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Chaos Theory: On a Disorderly Note

Chaos Theory: On a Disorderly Note
This is a glimpse into the orderly world of disorder―a study of the chaos theory.
Anirban Ray Choudhury
The flapping of a single butterfly's wing today produces a tiny change in the state of the atmosphere. Over a period of time, what the atmosphere actually does diverges from what it would have done. So, in a month's time, a tornado that would have devastated the Indonesian coast doesn't happen...Ian Stewart
Sounds too much like the insane ramblings of a lunatic, doesn't it? Well, my friend, welcome to the world of chaos, a world where order is a tailor-made creation of disorder.
The Chaotic Universe
To understand chaos, let us first begin with linear and non-linear systems. Linear systems, simply defined, are a set of repetitive events, where the principal event is the sum of all the secondary events following a linear relationship. Periodicity is the most important factor in establishing a linear system. Take, for example, the motion of a bicycle. The forward motion of the vehicle is determined by the circular movement of its wheels, which is periodic in nature (i.e., any given point on the wheel would rest on the surface of the road at periodic intervals).
A non-linear or chaotic system, on the other hand, is a set of non-linear, non repetitive events, resulting in the principal event which is not predictable as the sum of the individual events. In other words, chaos is the randomness originating from sensitivity to initial conditions. For example, let us consider a long line of bicycles parked next to each other, the last bicycle being parked against a explosive detonator. Now, if there is a piece of brick lying about a foot away from the first bicycle, upon which John happens to stumble, the result would follow a sequence of events as shown below:
John Stumbles on the brick, and falls on the first bicycle. The first bicycle topples over onto the second bicycle, eventually, the last bicycle lands on the detonator, and there is an explosion five hundred meters away.
Now, we can see from the above example, that while there is seemingly no relationship between a brickbat and an explosion a few hundred meters away from it, on rolling back for 'n' number of iterations, we find that a chain of events interlinks the two. With a little imagination, the example can be stretched to the theory of chaos, which states that any uncertainty in the initial state of a given system would give rise to rapidly growing errors in the effort to predict the future behavior - Gollub and Solomon). And when we speak of the butterfly calmly flapping its wings, we are actually speaking of tiny errors being inserted into the wind flow at the point of origin, which would gradually avalanche into a much larger error, causing a tornado somewhere that was not supposed to happen at all, had the weather stuck to its initial state of motion.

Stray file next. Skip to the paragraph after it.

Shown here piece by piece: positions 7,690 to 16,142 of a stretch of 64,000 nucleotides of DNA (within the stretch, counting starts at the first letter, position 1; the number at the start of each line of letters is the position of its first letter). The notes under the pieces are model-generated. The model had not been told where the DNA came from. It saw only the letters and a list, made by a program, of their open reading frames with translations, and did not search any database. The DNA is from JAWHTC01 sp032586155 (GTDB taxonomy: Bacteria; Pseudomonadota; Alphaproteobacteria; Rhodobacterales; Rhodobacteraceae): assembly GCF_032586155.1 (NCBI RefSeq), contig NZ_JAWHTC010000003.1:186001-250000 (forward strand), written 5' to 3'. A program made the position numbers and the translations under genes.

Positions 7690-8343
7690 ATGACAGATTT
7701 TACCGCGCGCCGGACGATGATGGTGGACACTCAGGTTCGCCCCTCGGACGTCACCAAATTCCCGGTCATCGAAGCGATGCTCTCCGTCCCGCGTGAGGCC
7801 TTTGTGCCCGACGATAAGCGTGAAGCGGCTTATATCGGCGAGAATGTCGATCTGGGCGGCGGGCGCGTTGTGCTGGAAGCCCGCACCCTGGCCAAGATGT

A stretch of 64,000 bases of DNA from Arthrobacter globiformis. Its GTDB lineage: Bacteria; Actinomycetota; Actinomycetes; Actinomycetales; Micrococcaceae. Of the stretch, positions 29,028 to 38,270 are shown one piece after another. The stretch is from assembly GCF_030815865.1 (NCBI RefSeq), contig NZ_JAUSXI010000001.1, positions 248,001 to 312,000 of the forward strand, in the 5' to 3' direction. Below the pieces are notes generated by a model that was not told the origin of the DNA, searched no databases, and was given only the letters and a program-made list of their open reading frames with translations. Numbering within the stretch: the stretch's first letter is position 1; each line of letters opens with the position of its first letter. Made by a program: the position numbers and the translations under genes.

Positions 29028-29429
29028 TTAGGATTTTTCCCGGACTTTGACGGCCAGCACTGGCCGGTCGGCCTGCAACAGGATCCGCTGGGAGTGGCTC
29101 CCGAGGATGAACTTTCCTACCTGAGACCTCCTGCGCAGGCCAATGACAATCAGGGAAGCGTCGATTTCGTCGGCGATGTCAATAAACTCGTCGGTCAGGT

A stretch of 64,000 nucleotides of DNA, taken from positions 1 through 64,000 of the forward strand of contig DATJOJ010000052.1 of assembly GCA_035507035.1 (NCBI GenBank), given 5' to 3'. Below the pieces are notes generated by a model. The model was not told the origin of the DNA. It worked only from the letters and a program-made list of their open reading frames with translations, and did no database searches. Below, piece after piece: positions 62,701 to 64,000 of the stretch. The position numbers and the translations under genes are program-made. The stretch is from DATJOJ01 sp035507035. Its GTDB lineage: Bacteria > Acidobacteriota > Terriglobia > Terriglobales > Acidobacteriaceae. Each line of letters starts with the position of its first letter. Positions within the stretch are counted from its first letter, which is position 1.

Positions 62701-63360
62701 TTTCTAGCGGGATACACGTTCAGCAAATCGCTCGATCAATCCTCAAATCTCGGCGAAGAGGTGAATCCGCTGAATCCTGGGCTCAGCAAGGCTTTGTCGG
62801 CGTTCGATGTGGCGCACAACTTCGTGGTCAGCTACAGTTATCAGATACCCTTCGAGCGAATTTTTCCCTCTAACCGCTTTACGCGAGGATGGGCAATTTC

The Initial Steps
The first signs of thinking in 'chaotic' terms were observed way back in 1900, when Henri Poincaré came up with the idea that, in case of three bodies in mutual gravitational attraction, there can be orbits which are not periodic, though not perpetually expanding or contracting. In 1961, a meteorologist by the name of Edward Lorenz came to the realization that, seemingly minuscule events may have a large bearing on subsequent events, i.e., there need not be a linear relationship between two events affecting one another. While experimenting with a twelve equation model of the weather, Lorenz observed that the same set of data yielded surprisingly dissimilar results, depending upon the number of digits in use after a decimal point. After further observations, Lorenz concluded that it was impossible to predict the weather with accuracy even though the seasons followed an order.
Encouraged by the uniqueness of the results, Lorenz then proceeded to analyze the behavior of convection currents, and after making several observations with varied data sets, he developed a three equation model for the water wheel. On proceeding to graph the observations, Lorenz observed that the curve maintained the shape of a double spiral. This was a surprising discovery indeed, inasmuch that the curve deviated from the principles of the two known order states - the steady state, and the state of periodic behavior (where the system indefinitely repeats itself). While his curve was ordered, it was neither in a steady state nor was it repetitive (and therefore not in periodic motion).